It is clear that, although cash transfers have made a difference in the lives of many adolescent girls and young women in our programming, more needs to be done. In response to the dramatic impact of COVID-19 on the livelihoods and well-being of girls and young women, WUSC is implementing a new approach to community engagement to put girls and young women at the heart of our initiative. We will use the power of peer support to reach out to young mothers and pregnant adolescents within the community and the school, providing them with a safe place to share their needs and aspirations. If they are in school, we will provide them with tools to stand up for what they need to stay in, and succeed in school. If they are out of school, we will help them negotiate with their families to ensure they have the support needed to go back to school, and to feel comfortable with themselves to stand up to any potential shame or stigma they may experience. This community engagement work will also dig into critical discussions with girls and their families about sexual and reproductive health rights, sexual and gender based violence, and reducing stigma against young mothers.
We want to help girls and young women recognize their own rights, power, and agency, and use their skills to make a better future for themselves. When girls and young women step into their power, and when their families and communities recognize and acknowledge their rights and agency, nothing can stop them.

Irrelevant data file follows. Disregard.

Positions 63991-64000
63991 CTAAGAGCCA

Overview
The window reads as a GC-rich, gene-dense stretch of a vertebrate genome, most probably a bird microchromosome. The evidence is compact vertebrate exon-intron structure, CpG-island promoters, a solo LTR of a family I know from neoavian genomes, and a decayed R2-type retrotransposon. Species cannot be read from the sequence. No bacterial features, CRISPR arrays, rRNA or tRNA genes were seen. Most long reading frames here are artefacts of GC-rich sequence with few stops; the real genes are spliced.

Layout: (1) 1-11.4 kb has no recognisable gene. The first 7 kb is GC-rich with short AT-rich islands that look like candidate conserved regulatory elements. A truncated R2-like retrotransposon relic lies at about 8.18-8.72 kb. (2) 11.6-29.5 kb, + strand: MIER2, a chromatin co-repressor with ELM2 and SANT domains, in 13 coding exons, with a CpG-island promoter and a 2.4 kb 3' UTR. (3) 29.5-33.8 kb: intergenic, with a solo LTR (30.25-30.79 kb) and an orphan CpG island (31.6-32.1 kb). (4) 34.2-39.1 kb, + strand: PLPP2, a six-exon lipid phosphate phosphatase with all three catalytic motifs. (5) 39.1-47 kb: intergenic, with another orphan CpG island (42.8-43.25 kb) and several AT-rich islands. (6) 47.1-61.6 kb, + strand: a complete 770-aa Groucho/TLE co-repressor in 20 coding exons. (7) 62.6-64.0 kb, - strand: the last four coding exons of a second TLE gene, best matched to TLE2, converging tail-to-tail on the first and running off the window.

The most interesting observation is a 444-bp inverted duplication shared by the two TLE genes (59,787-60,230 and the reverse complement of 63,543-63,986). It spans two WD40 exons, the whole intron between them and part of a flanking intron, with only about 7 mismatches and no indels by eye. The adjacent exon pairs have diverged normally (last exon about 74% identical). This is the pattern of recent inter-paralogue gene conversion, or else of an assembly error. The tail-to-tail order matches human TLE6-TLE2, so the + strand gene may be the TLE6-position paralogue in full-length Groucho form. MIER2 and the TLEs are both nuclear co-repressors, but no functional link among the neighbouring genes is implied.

WUSC thanks Global Affairs Canada for their generous support of the LEAP project. The LEAP project (2019-2024) will foster conditions for the empowerment of over 6,500 refugee and host community girls in northern Kenya through high quality educational services, the provision of market-driven skills training, and robust community engagement. This initiative would not be possible without the support of Global Affairs Canada.
* This data is from the KEEP (Kenya Equity in Education Project), which operates in Dadaab and Kakuma refugee camps and their surrounding host communities. This data is highly comparable to the LEAP project context, given that both projects work in Kakuma Refugee Camp and the surrounding host community.